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RE: =CROSLEY= My Fall of 1941 Crosley Victory

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  • David Fleischer
    It sounds like you have the early model Crosleys. Are yours the ones that originally came with the CoBra engines? What did people do with these CoBra engines?
    Message 1 of 8 , Mar 3 9:31 PM
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      It sounds like you have the early model Crosleys. Are yours the ones that originally came with the CoBra engines? What did people do with these CoBra engines? If your Crosley has an original CoBra engine, can it be saved or would it have to be replaced with a cast iron block?
       
      David F



      To: Crosley@yahoogroups.com
      CC: racerpete84@...
      From: crosley1980@...
      Date: Mon, 3 Mar 2008 21:50:33 -0500
      Subject: Re: =CROSLEY= My Fall of 1941 Crosley Victory

      I have a 1939 and 1941 crosley, undergoing work at the moment.
      ---- W R <racerpete84@ yahoo.com> wrote:
      > I don't know if this one counts, but we just aquired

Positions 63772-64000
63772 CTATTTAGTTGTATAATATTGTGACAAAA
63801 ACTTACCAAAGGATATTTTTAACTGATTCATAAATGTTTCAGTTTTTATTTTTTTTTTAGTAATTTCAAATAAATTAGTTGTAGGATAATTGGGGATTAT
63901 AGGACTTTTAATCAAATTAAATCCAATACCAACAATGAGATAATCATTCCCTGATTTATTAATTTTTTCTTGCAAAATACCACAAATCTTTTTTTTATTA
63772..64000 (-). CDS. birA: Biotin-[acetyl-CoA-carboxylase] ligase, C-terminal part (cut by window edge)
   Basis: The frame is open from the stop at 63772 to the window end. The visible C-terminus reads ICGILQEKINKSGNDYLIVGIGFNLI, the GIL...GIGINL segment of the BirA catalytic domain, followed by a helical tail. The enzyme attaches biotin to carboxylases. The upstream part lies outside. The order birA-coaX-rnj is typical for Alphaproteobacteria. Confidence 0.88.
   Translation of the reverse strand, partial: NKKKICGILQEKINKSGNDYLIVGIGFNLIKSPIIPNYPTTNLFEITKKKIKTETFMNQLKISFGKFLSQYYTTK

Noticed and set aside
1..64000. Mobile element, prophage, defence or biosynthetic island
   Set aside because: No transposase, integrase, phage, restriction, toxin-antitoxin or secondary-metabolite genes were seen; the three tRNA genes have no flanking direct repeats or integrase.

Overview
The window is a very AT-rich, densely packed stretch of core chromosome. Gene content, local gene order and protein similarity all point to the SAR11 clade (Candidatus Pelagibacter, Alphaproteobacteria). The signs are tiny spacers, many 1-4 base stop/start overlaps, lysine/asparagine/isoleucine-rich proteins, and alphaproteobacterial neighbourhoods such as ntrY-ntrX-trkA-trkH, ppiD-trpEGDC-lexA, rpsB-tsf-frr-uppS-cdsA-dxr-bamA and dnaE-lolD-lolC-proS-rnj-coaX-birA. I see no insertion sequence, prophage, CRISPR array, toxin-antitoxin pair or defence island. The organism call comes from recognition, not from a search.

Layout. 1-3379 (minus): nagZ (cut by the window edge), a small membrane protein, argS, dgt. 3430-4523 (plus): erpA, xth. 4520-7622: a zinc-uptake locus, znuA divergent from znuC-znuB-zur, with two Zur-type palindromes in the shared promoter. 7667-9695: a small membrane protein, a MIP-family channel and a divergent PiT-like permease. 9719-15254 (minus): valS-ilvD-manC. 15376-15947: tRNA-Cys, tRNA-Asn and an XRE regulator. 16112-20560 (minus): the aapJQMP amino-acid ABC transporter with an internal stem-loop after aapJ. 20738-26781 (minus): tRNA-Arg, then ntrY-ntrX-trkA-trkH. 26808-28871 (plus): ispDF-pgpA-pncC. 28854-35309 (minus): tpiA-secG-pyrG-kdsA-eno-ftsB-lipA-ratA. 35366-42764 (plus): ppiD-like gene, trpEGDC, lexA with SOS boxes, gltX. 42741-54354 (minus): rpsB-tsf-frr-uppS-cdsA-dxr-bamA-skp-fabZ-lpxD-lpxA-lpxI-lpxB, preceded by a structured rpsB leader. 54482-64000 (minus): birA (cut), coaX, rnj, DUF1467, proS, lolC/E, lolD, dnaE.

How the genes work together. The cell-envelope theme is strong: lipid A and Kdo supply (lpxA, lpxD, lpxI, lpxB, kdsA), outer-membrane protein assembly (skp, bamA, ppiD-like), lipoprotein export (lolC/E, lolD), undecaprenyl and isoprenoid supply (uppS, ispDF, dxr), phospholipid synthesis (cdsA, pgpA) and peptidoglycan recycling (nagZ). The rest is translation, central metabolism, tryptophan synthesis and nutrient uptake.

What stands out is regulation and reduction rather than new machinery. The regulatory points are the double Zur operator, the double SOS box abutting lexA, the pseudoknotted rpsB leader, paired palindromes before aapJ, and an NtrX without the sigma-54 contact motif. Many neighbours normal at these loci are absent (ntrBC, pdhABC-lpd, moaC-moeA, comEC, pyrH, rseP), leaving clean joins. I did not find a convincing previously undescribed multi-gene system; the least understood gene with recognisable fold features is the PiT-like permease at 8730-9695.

> (Adopted?) a 1939 Crosley Convertible Coupe. It is
      > suposed to be an older restoratin, but has many
      > "newer" modifications, such as the wiring harness, and
      > some items not done quite correctly, like the speedo
      > restoration, and "Baby Moon" hubcaps with the"Crosley"
      > logo put on with vinyl lettering. It starts, runs, and
      > drives beautifully. We also have 3 post-war Crosleys.
      > Pete & Paula At The Jersey Shore
      > --- crosleyvictory1941 <crosleyvictory1941@ yahoo.com>
      > wrote:
      >
      > > I would like to know how many other owners of a 1941
      > > Crosley, 2
      > > cylinder Victory are out there? It has been in my
      > > family longer than I
      > > have - it was born into my family in the Fall of
      > > 1941; I was not born
      > > until 1945. She is my delight: restored with only
      > > two items not
      > > original.
      > >
      > > Would like to speak with other "parents" of similar
      > > cars.
      > >
      > >
      > >
      >
      >
      >
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    • mrcooby
      David Fleischer wrote: It sounds like you have the early model Crosleys. Are yours the ones that originally came with the CoBra engines?
      Message 2 of 8 , Mar 4 6:02 AM